Ban on Short-Term Rentals required Coastal Commission approval

This article was originally posted by Perkins Coie LLP in California Land Use and Development Report, May 10, 2022.

By Cecily Barclay and Kaela Shiigi

The Court of Appeal held that absent a distinction between short- and long-term rentals, both are permitted under city zoning ordinances, and any ban on short-term rentals that changes the status quo is an amendment that requires Coastal Commission approval. Darby T. Keen v. City of Manhattan Beach 77 Cal. App. 5th 142 (2022).

The City of Manhattan Beach enacted zoning ordinances banning short-term rentals in 2015 and instituting an enforcement mechanism in 2019 without seeking the Coastal Commission’s approval. The City had originally intended to seek Coastal Commission approval but withdrew its application after the Coastal Commission expressed that it did not support a full ban on short-term rentals in the Coastal Zone. The City justified not seeking Coastal Commission approval by claiming that the existing zoning ordinance from 1994 already banned short-term rentals.

A property owner petitioned for a writ of mandate to enjoin the City from enforcing the 2015 and 2019 ordinances after the City tried to enforce the ban on his property. He claimed that the City should have sought Coastal Commission approval.

The Court of Appeal held that the City ordinance banning short-term rentals was invalid because the City failed to obtain the Coastal Commission’s approval. The court reasoned that the City’s zoning ordinances prior to 2015 allowed short-term rentals because the code did not distinguish between short- and long-term rentals. This meant that rentals of residential properties for any time period were allowed. The court also rejected the City’s argument that short-term rentals should be treated as hotels under the City code, concluding that the homes that are typically rented out as short-term rentals did not fall under the code’s definition of a hotel.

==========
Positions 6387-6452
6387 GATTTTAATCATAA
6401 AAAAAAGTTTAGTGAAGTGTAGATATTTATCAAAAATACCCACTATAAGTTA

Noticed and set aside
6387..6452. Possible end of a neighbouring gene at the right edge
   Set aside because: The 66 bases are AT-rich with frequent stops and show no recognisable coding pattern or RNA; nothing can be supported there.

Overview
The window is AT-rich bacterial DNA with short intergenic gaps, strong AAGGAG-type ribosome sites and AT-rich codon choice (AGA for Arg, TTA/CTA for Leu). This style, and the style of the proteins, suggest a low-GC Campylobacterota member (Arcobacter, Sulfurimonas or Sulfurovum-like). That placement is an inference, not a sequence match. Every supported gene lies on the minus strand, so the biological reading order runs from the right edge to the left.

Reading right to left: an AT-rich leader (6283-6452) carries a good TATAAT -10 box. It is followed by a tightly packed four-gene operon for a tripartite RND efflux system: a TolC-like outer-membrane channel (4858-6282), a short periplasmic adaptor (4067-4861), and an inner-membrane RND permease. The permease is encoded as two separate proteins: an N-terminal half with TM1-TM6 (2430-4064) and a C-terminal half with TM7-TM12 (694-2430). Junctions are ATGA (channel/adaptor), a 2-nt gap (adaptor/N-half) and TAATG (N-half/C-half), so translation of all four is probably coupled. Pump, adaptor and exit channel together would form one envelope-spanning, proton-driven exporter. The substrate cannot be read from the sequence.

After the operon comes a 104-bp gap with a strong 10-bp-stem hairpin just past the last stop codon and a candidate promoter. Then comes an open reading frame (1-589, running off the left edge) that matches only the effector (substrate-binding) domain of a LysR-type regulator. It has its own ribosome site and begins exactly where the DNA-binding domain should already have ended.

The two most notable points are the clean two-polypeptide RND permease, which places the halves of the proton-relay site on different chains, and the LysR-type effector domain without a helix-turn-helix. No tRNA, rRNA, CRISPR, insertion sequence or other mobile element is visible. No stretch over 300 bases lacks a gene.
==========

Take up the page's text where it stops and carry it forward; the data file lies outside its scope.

The court also dismissed the other arguments the City relied on to justify the ban. The court rejected the claim that the concept of permissive zoning applied, under which zoning ordinances prohibit any use they do not expressly permit, noting that the City’s pre-2015 ordinances did permit short-term rentals. It likewise rejected the argument that the court should defer to the City’s interpretation of its own ordinances, finding that their plain language did not support that interpretation. The City’s 2015 ban on short-term rentals amounted to an amendment of the City’s existing ordinances to ban short-term rentals, which required Coastal Commission approval.

Image of Cecily BarclayCecily Barclay, Partner, focuses her practice on land use and entitlements, real estate acquisition and development, and local government law. She is a lead author of Curtin’s California Land Use and Planning Law. Barclay holds a JD from Harvard Law School and a BA from UC Berkeley.

Image of Kaela ShiigiKaela Shiigi focuses on environmental and energy law issues. Prior to her career in law, she was an environmental scientist at AECOM. Shiigi holds a JD from the UC Berkeley School of Law and a BS in environmental sciences, also from UC Berkeley.

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